But, even this sort of perfection has its limits, and towards the end of the summer, the host plant may be weakening, or the colony just needs to move on (perhaps the host is getting too crowded). Things become stressful and suddenly a generation is produced that has males. You will know this has happened when the formerly stationary insects have produced models with wings. The resources are now available for sexual reproduction, which results in the mixing up of genetic material. This in turn produces offspring that may be better able to survive conditions in other locations, so off they go. Natural selection will then determine which ones will survive.
What an amazing world we live in. Every time you turn around there is something new to discover. Who knew that white fuzz on a shrub could turn out to be so strange and exotic! I love science fiction, but part of me really believes that we don’t need to travel the expanses of the universe to find bizarre lifeforms: they are already here and living among us. So go forth, ye citizens of Earth, and see what fantastic lives you can uncover right in your own back yard!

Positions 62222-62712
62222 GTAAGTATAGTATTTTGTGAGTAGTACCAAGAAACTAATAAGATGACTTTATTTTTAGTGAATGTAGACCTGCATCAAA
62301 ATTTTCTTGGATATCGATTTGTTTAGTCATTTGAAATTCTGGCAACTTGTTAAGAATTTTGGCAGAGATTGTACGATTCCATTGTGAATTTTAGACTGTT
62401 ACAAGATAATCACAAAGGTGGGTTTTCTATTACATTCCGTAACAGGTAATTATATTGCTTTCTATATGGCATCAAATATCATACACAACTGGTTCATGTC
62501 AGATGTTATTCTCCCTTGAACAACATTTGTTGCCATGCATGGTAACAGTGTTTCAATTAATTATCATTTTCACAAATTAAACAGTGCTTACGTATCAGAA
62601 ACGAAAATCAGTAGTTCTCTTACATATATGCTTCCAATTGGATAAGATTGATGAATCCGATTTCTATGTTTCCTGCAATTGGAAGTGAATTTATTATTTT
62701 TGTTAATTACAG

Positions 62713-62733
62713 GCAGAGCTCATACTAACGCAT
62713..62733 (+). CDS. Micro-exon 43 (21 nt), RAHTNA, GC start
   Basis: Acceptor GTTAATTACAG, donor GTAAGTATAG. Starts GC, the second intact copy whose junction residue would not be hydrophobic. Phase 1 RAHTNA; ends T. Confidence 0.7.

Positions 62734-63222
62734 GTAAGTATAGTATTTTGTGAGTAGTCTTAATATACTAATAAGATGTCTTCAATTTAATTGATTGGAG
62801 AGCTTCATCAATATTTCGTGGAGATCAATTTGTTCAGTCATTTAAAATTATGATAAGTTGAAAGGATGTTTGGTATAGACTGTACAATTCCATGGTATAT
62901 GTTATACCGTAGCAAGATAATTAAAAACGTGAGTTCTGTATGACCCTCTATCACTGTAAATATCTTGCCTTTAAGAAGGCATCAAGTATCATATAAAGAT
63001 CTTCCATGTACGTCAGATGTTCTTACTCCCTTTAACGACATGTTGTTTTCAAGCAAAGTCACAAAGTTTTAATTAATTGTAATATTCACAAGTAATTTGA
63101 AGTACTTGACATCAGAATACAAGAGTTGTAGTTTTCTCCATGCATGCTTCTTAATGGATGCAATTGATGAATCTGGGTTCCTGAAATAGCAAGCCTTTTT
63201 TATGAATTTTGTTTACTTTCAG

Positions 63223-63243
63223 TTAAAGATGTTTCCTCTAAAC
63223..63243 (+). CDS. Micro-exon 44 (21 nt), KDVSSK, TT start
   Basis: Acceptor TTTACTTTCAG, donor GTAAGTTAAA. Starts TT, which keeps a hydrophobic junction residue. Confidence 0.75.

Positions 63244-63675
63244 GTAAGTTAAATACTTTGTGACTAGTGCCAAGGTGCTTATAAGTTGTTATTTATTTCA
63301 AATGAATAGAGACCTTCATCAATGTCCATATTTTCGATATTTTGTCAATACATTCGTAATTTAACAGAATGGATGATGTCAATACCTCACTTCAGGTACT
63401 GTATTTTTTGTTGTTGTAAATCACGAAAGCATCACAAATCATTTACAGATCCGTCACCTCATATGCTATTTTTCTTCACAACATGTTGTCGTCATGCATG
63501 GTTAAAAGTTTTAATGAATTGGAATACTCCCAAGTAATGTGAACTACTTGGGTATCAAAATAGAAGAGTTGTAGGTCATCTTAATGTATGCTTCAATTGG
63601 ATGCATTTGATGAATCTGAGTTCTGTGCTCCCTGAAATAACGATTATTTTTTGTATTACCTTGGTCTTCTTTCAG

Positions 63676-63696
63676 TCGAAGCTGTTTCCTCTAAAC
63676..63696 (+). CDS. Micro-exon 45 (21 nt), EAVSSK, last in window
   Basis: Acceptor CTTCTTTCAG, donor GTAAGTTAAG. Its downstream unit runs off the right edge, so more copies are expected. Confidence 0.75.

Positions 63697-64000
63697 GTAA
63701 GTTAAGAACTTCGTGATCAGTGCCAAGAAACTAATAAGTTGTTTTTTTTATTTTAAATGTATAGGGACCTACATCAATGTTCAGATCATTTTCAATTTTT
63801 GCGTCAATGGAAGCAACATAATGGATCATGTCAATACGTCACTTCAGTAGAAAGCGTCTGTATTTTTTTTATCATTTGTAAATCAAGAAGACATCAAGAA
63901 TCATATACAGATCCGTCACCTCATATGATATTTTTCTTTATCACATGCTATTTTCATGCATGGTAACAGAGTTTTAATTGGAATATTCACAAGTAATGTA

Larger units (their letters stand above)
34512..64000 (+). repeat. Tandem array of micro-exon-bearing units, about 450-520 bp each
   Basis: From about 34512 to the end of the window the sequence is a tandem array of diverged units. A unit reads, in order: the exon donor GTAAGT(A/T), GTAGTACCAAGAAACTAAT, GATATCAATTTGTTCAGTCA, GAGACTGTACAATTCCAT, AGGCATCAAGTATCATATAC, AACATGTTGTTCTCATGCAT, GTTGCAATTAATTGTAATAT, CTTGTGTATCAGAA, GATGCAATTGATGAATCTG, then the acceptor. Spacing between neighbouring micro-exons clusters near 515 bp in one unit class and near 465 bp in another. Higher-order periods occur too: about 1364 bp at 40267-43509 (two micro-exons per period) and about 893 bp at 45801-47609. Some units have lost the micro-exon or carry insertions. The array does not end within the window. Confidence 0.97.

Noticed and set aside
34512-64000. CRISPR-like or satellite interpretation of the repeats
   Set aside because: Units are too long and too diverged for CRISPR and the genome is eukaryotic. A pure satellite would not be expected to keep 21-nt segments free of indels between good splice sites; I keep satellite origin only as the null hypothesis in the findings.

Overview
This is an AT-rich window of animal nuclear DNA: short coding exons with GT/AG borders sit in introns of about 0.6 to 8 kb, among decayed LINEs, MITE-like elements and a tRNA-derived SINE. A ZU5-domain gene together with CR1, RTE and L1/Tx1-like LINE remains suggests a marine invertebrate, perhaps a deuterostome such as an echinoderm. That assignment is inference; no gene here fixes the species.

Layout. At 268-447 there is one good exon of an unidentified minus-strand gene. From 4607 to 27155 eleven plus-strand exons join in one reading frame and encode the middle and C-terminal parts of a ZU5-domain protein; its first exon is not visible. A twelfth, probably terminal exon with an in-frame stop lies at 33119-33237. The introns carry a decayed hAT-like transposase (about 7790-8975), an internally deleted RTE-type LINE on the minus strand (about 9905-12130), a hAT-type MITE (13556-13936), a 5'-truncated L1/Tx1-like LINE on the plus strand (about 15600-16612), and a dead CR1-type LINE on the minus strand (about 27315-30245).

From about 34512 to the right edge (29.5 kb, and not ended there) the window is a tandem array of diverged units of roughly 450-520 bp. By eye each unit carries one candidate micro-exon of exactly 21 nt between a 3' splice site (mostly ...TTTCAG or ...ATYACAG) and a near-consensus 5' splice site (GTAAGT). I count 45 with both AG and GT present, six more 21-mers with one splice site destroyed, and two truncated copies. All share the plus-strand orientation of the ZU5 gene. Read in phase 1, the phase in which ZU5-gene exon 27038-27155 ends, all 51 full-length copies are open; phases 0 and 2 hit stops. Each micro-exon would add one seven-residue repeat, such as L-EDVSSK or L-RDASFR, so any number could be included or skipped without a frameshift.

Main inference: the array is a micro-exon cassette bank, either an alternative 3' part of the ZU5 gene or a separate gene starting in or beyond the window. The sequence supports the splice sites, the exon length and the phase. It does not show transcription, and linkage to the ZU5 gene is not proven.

“Eat your carrots – they’re good for your eyes.” What mother hasn’t intoned this mantra to her children? Well, I’ve always loved carrots, and yet I’ve worn glasses since I was in third grade. Go figure. Still, carrots are good for you, and, even more importantly, they are easy to grow in the Adirondacks! One of the things that makes the Adirondacks (or at least a good chunk of the region) ideal for carrots is the loose sandy soil. Root veggies need loose soil so they can grow big roots. If you suffer from heavy clay soil, you will have a tougher time growing things like carrots and beets, but with plenty of soil ammendments, you can still make a go of it. Afterall, my parents’ garden had terrible clay soil, it made weeding a misery, and yet we grew plenty of carrots and beets every year.